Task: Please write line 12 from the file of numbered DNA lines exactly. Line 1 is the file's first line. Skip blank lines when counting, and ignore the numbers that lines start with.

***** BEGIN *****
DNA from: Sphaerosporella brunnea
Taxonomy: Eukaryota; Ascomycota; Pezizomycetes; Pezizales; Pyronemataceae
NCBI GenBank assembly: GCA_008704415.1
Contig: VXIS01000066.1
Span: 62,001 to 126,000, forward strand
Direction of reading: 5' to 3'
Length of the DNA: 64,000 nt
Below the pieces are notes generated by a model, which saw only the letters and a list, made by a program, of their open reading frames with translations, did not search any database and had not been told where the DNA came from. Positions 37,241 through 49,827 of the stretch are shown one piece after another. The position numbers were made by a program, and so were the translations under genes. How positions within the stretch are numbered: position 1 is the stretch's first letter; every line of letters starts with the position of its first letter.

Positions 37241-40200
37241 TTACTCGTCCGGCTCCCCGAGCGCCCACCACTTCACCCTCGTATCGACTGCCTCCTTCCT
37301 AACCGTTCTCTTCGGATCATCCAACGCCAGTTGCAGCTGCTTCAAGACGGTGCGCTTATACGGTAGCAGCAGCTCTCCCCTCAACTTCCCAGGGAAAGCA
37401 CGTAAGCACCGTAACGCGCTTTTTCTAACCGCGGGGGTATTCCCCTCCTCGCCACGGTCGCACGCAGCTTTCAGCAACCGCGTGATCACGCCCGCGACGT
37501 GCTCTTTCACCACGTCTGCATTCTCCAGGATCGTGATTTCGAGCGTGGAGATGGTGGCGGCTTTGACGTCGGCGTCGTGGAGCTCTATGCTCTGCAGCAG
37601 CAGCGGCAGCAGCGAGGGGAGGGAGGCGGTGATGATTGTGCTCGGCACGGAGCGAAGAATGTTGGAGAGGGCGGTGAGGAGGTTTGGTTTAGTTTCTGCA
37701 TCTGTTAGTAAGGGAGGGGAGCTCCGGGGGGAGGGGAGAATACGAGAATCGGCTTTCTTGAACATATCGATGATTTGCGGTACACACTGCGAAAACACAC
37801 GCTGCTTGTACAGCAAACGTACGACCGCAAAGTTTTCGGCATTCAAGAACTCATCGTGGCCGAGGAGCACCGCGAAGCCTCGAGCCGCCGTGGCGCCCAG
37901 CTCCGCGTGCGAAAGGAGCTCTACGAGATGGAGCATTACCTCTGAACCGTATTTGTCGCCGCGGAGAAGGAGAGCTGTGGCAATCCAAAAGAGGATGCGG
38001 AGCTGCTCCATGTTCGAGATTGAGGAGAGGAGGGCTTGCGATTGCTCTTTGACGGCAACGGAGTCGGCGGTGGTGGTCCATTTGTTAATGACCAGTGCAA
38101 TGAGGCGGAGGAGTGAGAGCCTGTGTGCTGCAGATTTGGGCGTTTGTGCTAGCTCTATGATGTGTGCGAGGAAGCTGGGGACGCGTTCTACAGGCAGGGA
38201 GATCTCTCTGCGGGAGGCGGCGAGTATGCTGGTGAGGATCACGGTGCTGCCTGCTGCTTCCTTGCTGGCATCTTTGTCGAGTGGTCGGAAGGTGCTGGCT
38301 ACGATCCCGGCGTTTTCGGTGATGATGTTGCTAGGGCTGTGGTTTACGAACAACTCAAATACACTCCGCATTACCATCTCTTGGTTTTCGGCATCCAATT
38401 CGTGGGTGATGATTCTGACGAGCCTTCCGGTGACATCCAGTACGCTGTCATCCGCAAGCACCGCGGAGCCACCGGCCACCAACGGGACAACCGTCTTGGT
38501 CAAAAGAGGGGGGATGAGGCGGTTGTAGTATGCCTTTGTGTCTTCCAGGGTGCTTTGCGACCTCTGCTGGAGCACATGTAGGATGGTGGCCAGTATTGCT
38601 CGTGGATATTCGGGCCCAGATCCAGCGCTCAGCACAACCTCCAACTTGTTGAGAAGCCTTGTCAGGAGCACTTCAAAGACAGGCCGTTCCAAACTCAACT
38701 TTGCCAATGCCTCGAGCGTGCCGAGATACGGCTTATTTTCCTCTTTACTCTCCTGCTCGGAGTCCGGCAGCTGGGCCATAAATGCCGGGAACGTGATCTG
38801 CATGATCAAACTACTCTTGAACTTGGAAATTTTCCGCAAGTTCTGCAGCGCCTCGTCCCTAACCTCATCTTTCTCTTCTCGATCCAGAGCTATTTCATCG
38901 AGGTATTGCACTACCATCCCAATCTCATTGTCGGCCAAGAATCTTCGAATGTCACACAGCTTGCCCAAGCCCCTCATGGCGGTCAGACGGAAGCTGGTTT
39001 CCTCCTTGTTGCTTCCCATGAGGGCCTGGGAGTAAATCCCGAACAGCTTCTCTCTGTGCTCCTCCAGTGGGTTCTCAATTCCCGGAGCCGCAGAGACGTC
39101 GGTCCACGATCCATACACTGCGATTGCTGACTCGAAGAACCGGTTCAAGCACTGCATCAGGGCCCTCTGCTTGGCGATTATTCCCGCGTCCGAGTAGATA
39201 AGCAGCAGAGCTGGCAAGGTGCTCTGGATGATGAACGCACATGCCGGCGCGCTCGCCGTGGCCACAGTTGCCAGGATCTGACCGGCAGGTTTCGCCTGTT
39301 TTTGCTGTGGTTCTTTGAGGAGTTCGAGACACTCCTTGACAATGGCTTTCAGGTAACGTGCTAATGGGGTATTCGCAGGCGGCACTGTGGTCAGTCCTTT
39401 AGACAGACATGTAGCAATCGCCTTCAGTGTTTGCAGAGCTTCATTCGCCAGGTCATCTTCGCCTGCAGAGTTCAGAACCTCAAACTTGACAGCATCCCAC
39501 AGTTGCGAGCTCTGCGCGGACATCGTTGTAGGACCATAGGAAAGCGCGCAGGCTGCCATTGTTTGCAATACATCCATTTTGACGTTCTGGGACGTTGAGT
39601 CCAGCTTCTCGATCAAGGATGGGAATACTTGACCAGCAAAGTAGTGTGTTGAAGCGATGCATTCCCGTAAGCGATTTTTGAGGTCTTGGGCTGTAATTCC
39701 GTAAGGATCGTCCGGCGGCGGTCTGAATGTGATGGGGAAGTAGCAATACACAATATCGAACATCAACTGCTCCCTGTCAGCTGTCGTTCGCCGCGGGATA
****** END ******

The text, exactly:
37401 CGTAAGCACCGTAACGCGCTTTTTCTAACCGCGGGGGTATTCCCCTCCTCGCCACGGTCGCACGCAGCTTTCAGCAACCGCGTGATCACGCCCGCGACGT